I think plastic or teflon coated steel cables are too easy to bend. There have been several cases of very high cutaway forces "sucking" the cable through the hole - and closing forces for reserves are pretty high.

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>Why not just a long piece of covered steel cable?

I think plastic or teflon coated steel cables are too easy to bend. There have been several cases of very high cutaway forces "sucking" the cable through the hole - and closing forces for reserves are pretty high.




Yeah, I can see that...but then again, why not a cable 2 or 3x's the OD of what's currently used?










~ If you choke a Smurf, what color does it turn? ~

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>Is there really any problem with wearing the closing flaps out over time, checking the pin?

Depends on the rig. I've seen a lot of Vectors whose reserve flap will barely stay closed after a few hundred openings and closings. My G4 is still pretty solid, but the side tuck tabs are starting to get that deadly curve to them after about 800 jumps. Reflexes have been no problem (obviously.)

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And when talking about the reserve pin, let's not forget about the condition of the reserve loop. I've seen too many scary looking reserve loops over the years.

Blue skies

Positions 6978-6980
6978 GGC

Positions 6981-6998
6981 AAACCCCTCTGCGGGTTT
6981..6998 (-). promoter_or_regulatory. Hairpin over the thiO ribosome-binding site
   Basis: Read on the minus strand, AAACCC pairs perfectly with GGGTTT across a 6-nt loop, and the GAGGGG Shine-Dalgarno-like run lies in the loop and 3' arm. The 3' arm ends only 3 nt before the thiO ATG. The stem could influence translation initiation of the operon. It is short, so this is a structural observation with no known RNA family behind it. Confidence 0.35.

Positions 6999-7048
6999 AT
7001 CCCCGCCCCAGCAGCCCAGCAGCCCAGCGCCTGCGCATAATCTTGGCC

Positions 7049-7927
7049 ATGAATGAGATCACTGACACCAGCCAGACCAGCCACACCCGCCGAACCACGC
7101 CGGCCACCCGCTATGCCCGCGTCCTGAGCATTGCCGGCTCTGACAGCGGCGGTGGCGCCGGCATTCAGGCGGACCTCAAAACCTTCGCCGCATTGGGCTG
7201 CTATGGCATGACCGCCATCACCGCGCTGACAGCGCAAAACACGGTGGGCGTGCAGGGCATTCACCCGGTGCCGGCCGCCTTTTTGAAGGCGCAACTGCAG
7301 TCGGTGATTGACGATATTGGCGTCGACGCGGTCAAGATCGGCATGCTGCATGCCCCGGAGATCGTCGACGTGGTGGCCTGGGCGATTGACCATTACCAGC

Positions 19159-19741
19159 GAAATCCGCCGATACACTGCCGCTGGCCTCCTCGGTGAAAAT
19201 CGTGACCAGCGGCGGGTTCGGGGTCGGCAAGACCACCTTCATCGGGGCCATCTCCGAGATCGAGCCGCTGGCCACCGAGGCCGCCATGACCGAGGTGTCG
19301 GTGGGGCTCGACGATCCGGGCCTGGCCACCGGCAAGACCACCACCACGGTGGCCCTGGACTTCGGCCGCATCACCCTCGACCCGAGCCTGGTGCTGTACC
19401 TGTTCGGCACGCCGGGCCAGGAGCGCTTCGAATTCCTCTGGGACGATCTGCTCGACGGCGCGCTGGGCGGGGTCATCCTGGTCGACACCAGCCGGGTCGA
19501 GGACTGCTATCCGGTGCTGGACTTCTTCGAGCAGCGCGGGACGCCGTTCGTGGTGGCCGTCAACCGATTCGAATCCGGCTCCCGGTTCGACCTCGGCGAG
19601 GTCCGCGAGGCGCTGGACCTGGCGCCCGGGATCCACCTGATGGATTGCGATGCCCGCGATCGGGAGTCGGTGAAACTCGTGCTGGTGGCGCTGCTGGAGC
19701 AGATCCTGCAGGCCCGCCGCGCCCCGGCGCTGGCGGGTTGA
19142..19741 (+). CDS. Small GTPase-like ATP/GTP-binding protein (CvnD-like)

"My belief is that once the doctor whacks you on the butt, all guarantees are off" Jerry Baumchen

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And when talking about the reserve pin, let's not forget about the condition of the reserve loop. I've seen too many scary looking reserve loops over the years.

Blue skies




I'm glad you brought that up...my old rigger use to replace mine every re-pack, I'll have to make a note to let my new rigger know that's what I want to keep doing.










~ If you choke a Smurf, what color does it turn? ~

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And when talking about the reserve pin, let's not forget about the condition of the reserve loop. I've seen too many scary looking reserve loops over the years.

Blue skies




I'm glad you brought that up...my old rigger use to replace mine every re-pack, I'll have to make a note to let my new rigger know that's what I want to keep doing.



apparently, my rigger replaced my main-loop too.. whole rig starts to look like shit now again.. but i still appreciate it! :)
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-Hunter S. Thompson
"No. Try not. Do... or do not. There is no try."